Some Covid Vaccine Hesitant Now Express Regret

The Four Percent


PROVO, Utah — As Mindy Greene spent another day in the Covid intensive care unit, listening to the whirring machines that now breathed for her 42-year-old husband, Russ, she opened her phone and tapped out a message.

“We did not get the vaccine,” she wrote on Facebook. “I read all kinds of things about the vaccine and it scared me. So I made the decision and prayed about it and got the impression that we would be ok.”

They were not.

Her husband, the father to their four children, was now hovering between life and death, tentacles of tubes spilling from his body. The patient in the room next to her husband’s had died hours earlier. That day, July 13, Ms. Greene decided to add her voice to an unlikely group of people speaking out in the polarized national debate over vaccination: the remorseful.

“If I had the information I have today, we would have gotten vaccinated,” Ms. Greene wrote. Come what may, she hit “send.”

Amid a resurgence of coronavirus infections and deaths, some people who once rejected the vaccines or simply waited too long are now grappling with the consequences, often in raw, public ways. A number are speaking from hospital beds, at funerals and in obituaries about their regrets, about the pain of enduring the virus and watching unvaccinated family members die gasping for breath.

“I have such incredible guilt,” Ms. Greene said one morning as she sat in the fourth-floor lobby outside the I.C.U. at Utah Valley Hospital in Provo, which looks out to the mountains where her family once went hiking and four-wheeling. “I blame myself still. Every day.”

The recent surge of infections and hospitalizations among unvaccinated people has brought the grim realities of Covid-19 crashing home for many who thought they had skirted the pandemic. But now, with anger and fatigue piled up on all sides, the question is whether their stories can actually change any minds.

Some people hospitalized with the virus still vow not to get vaccinated, and surveys suggest that a majority of unvaccinated Americans are not budging. Doctors in Covid units say some patients still refuse to believe they are infected with anything beyond the flu.

After scraping by making $10 an hour at call-center jobs, Ms. Thompson had recently found a dream job doing medical coding. She went to the hospital coughing and struggling to breathe in mid-May and was on a ventilator within days. Ms. Jones said she sang “Beat It” as her daughter was sedated and promised to be there when she woke.

“Her last words to me were, ‘Mama, I can’t breathe,’” Ms. Jones said.

In Utah, Ms. Greene said her husband had left the family’s vaccination decisions in her hands. She initially planned to get the shot as soon as her next-door neighbor, a physician, got his.

But she had concerns about the vaccines, and found plenty of reasons to hesitate when she scrolled through social media or talked with anti-vaccine friends. “You need to watch this,” one wrote to her.

Clicking on a few links took her down a rabbit hole of conspiracy theories touted by anti-vaccine lawyers and YouTubers, and videos in which anti-vaccine doctors and nurses decried the Covid-19 shots as “bioweapons.”

Covid crashed into the family’s world in late June when their two oldest sons brought the virus home from a church camp where nine boys got infected. The virus swept through the family. Then came the day that Mr. Greene, a hunter who hiked across mountains, had to be rushed to the hospital when his oxygen levels cratered.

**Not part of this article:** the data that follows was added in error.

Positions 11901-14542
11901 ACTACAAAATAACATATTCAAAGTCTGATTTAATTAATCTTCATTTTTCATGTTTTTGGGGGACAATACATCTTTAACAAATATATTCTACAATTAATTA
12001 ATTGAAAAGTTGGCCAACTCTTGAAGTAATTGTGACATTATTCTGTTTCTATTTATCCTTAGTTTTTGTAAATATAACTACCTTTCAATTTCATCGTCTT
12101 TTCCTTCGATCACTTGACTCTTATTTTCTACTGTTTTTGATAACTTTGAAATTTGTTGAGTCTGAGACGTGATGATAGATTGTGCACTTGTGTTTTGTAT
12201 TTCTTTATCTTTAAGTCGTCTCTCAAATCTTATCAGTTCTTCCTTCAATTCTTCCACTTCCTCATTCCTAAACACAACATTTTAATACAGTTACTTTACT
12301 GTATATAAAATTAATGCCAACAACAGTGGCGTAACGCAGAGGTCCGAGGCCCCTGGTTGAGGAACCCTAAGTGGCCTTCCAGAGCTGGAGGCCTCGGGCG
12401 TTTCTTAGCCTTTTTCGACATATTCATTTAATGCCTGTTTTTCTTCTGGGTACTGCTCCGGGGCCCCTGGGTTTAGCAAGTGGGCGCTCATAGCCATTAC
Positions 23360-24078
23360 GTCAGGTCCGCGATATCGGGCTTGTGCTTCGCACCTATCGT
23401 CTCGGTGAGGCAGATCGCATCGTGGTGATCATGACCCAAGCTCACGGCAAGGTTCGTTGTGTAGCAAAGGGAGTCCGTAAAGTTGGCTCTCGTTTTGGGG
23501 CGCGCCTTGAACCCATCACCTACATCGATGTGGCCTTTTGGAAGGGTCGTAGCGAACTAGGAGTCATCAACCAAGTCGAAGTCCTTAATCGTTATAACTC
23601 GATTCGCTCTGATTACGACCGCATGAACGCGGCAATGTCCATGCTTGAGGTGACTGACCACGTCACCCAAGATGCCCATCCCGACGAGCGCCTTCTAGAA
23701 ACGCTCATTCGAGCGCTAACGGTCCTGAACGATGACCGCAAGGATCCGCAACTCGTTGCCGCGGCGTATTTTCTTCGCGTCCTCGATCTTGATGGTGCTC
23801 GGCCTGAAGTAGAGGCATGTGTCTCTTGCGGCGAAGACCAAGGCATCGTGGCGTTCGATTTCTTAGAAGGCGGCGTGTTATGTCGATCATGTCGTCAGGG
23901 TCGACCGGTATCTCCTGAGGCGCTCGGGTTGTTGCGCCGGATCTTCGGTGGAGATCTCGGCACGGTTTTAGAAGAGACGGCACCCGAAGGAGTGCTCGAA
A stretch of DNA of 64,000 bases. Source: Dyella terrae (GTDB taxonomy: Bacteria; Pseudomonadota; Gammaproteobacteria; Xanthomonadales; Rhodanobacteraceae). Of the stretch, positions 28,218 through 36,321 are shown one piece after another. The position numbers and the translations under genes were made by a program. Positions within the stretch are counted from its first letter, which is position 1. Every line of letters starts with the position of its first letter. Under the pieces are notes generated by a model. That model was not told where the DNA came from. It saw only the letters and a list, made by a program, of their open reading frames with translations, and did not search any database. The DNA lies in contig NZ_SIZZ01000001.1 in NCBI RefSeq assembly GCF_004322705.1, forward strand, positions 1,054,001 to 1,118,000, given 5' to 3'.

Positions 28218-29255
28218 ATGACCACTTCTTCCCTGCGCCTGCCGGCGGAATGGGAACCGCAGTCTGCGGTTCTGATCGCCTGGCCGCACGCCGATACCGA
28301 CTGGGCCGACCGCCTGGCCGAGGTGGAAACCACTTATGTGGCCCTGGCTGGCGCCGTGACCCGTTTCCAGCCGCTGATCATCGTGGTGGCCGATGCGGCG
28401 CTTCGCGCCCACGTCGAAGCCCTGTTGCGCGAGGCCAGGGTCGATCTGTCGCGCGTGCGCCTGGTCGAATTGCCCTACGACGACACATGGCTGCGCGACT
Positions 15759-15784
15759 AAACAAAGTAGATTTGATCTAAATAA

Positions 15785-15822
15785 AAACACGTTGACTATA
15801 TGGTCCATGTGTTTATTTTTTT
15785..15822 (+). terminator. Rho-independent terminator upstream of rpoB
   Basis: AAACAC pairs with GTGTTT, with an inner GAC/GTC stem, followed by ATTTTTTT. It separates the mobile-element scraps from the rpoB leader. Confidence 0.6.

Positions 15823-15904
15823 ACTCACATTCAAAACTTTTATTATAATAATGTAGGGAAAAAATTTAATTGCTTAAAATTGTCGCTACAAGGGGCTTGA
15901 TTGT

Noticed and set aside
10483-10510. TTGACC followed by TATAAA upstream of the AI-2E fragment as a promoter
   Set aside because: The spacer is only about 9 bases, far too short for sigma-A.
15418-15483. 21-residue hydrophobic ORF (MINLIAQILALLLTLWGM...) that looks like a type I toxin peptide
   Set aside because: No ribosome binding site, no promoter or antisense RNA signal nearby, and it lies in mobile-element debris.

Now, they measure time in “Covid days.” Ms. Greene wakes up dry heaving many mornings. Her four children — ages 8 to 18 — stay home while she visits the hospital, unable to tell their dad about dance class or smashing a hit deep into the outfield during a baseball game.

There are uncertain months ahead as doctors try to repair Mr. Greene’s damaged lungs and wean him off a ventilator. He was briefly transferred from the hospital to a long-term acute care center last week, a hopeful moment. But doctors found a hole in his lungs, and he was rushed back into the intensive care unit.

“I will always regret that I listened to the misinformation being put out there,” Ms. Greene said. “They’re creating fear.”

Even after Mr. Greene was put on a ventilator in early July, vaccine skeptics Ms. Greene knew texted her links to misinformation about fertility and hidden vaccine deaths. They sent her boxes of a horse medicine falsely touted as a Covid cure. A business associate of her husband made the case against vaccination while he visited Ms. Greene in the I.C.U. lobby.

Health experts and scientific studies have shown the vaccines are overwhelmingly safe and effective and are the best weapon against infectious new variants of the coronavirus.

Before Covid, the family’s life was anchored by their faith and community in the Church of Jesus Christ of Latter-day Saints. Now, church friends and neighbors bring dinners by the house and send updates to the congregation about Mr. Greene.

Ms. Greene begins her hospital visits with a spiritual reading and ends each night by gathering their children — Hunter, 18; Easton, 15; Betty, 13; and Rushton, 8 — to talk about their father and the prayers he needs.

Her views shifted as the virus ravaged her husband’s body and doctors put him on a ventilator. They shifted as she talked with doctors and nurses about the unvaccinated patients pouring into hospitals and sat outside the I.C.U., listening to life-flight helicopters arrive. Ms. Greene said she had made an appointment to get her children vaccinated.


Source link Most Shared

Be the first to comment

Leave a Reply

Your email address will not be published.